Despite all of the doom and gloom from Australian media, it can be confirmed that Melbourne was the most popular capital city to move to after the pandemic, according to data figures from real estate listing websites.

Brisbane took second place, Perth was third, Betoota was fourth, and Sydney – a city plagued by what could be the worst housing crisis in the world – was fifth.

However the unsung little sibling of Australian cities, Adelaide, came sixth. This is still very impressive for a human settlement that has traditionally been described as a ‘capital town’.

While the politician’s answer to housing crisis is for Australians to simply ‘relocate to the regions’ and take advantage of the overwhelmed rural hospitals that are still riddled with asbestos – the reality is that 72% of the Australian population live in the cities.

Unless you are a farmer, a coal miner, a truck driver, a 68-year-old school teacher, or an ice trafficker – there is not much work going for anyone looking to move to the bush.

Adelaide, however, is different. It’s the best of both worlds.

With two football teams and one famous Afghan restaurant, sleepy old Adelaide has the cottagecore charm of Tasmania with the cultural edge of Melbourne.

For those that have moved there and successfully integrated into the slightly religious but quiet way of life, there is one question on their minds: why isn’t everyone moving here?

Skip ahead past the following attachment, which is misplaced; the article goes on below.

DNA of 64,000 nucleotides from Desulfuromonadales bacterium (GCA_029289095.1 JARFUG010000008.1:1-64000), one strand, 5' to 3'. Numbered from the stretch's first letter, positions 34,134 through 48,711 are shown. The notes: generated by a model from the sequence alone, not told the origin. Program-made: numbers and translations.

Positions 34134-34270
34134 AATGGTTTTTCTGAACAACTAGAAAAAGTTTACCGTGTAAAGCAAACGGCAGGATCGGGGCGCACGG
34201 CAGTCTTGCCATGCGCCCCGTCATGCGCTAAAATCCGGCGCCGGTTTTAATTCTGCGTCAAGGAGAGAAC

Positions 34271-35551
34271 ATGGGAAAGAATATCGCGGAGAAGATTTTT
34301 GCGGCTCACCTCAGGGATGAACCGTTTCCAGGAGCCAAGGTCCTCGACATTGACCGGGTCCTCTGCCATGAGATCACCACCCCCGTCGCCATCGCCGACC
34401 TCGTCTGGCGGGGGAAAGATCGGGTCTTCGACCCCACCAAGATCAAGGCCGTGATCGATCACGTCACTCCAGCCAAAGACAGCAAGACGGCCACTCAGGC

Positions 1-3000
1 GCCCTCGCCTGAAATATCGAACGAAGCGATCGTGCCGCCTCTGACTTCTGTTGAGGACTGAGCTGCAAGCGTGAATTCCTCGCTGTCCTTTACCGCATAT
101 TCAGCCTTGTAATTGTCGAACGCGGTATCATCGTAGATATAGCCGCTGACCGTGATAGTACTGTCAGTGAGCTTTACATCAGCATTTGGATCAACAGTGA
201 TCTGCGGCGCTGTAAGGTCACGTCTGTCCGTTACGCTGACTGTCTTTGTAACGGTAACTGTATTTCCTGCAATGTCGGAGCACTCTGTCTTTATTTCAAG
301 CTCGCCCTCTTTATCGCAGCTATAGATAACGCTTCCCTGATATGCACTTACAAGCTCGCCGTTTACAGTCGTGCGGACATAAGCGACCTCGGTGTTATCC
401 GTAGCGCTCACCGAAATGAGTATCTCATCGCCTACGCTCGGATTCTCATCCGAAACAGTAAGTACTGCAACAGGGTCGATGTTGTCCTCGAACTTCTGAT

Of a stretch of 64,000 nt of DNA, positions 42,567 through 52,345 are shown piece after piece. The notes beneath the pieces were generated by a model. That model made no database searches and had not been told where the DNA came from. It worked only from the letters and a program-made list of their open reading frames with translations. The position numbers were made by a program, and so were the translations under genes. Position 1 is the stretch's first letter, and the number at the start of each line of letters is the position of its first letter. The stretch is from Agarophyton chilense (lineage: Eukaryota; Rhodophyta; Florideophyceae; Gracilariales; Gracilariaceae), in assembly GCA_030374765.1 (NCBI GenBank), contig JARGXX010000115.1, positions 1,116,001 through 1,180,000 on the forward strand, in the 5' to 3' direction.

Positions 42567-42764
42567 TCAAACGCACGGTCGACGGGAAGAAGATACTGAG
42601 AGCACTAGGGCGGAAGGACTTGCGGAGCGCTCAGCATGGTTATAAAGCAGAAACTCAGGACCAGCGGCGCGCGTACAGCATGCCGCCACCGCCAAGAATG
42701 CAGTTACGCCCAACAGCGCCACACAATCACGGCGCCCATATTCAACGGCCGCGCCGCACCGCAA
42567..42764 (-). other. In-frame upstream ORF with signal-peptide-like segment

One of those east coast expats is 29-year-old Nicole Joe.

“This is just like home, but less expensive” says Nicole, in her 3rd week living in the City Of Churches.

“You can get a pasta after 8pm, which surprised me, but also you don’t hear any jackhammers on Saturday morning”

Nicole’s optimistic review of her new hometown comes well before she’s even dipped her toes into Adelaide’s dating pool, or even finished decorating her Wayville unit.

However, as a paralegal employed in the CBD, Nicole seems unaware that she has snatched up the last available job between Port Pirie and Victor Harbour.

And in a city suffering from a decade long man-drought, she doesn’t realise there are even fewer men available in the city.

“I feel like this is Australia’s best kept secret haha” she says.

“Rent is only 350 bucks a week. I know that seems steep for a city that major touring artists don’t even visit, but it’s all relative”

“I’m on 64k a year after tax. Plus I get a car park at work now.”

“I’s really a no-brainer. Everyone should move here”


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